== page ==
One of the sparsely-documented topics that frustrated me coming up to speed on AWS Lambda, was how variables declared outside the handler function code are handled across the lifecycle of lambda functions. In this article, I’ll explain this behavior with some examples that demonstrate the advantages of using global variables and a few pitfalls that you should be aware of along
Note: if you’re totally new to AWS Lambda or serverless programming, I suggest you go through the AWS “Getting Started” section first, before returning to this article.
When a lambda is triggered, AWS does the following:
- it launches the execution context (i.e. a virtual container)
- it runs the lambda handler function
Of course, launching the execution context actually has many sub-parts, but for the purpose of this article, the key thing to remember is that this step involves significant latency. (For an in-depth look at how this latency varies, I refer you to this excellent article by Mikhail Shilkov).
The good news is that AWS keeps the execution context around between lambda invocations in order to reuse resources declared outside the handler function. As a developer you can take advantage of this behavior by making global declarations of reusable or cached resources outside the handler function. This is considered an AWS best practice.
Let’s take a closer look. Here’s a lambda that does a simple database query and returns the results.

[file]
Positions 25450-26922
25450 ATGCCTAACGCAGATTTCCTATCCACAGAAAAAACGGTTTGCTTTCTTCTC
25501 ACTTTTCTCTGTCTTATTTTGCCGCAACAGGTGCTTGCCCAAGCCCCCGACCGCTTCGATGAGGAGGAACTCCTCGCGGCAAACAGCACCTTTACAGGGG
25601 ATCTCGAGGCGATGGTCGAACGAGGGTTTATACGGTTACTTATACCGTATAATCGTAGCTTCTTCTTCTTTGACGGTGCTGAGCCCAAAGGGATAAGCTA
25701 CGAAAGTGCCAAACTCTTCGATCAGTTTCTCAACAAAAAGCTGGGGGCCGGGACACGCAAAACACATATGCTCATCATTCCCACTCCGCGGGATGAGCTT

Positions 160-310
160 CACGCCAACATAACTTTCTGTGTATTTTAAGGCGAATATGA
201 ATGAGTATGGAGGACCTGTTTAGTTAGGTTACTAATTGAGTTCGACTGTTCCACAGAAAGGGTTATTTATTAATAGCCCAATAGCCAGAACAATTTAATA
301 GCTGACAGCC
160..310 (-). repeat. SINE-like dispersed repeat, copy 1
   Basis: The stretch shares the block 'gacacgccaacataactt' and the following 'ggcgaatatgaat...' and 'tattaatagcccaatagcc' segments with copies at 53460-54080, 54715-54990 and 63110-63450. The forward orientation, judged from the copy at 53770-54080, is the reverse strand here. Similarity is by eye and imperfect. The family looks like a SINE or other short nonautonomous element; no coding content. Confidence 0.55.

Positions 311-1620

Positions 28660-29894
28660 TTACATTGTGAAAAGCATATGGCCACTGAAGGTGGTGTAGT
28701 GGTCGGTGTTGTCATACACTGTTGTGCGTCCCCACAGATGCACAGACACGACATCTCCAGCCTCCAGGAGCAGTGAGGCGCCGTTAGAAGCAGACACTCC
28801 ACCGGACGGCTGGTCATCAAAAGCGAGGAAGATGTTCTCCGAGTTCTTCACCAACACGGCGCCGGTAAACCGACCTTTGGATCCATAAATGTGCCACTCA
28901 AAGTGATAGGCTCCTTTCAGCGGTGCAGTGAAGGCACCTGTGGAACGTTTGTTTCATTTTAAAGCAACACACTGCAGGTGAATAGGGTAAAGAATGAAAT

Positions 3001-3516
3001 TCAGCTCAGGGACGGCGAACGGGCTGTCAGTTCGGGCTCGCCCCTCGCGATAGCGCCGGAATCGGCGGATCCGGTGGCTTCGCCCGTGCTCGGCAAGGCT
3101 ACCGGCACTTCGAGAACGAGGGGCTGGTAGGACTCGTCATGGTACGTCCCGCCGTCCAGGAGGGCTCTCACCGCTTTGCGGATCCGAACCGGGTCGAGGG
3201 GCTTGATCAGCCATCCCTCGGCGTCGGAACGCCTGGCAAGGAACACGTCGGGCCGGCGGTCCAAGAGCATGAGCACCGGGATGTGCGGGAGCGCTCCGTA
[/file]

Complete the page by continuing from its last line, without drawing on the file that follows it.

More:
Note that the
pool variable is declared outside the handler function. I’ve taken the liberty of registering some
console.log calls when:
- the pool is created
- a connection is created in the pool
- an existing connection is acquired from the pool
- a connection is released back into the pool for reuse
This handler function is declared as an asynchronous function, meaning that it will return a promise back to the AWS execution context at the conclusion of execution — in this case, with the results of the query.
To illustrate the connection pooling in action, I deployed this function onto my AWS account and then created a simple CloudWatch Rule to trigger it every minute. Letting it run for 3 minutes, here are my logs:
As you can see from the highlighted log entries, the connection pool is initialized once. Do you notice the “undefined” verbiage immediately before the “INFO Initializing connection pool…” message? This is normally where AWS would automatically add the RequestId of the lambda request to the CloudWatch log message. However, because the AWS execution context is being initialized at this point, the RequestId is not yet generated, and we see a value of “undefined”. This is a hint that the log is taking place during execution context initialization.
Shortly afterward, there’s a “START…” log message, indicating the beginning of a handler function invocation. You can see that a connection is created, used, and then returned to the connection pool. But is the pool actually working? Yes! On each subsequent invocation, the pool is not re-initialized. Instead, we see the connection being acquired from the pool and then released back to the pool — exactly as intended. We know it’s the same connection, because the connection
threadId is identical.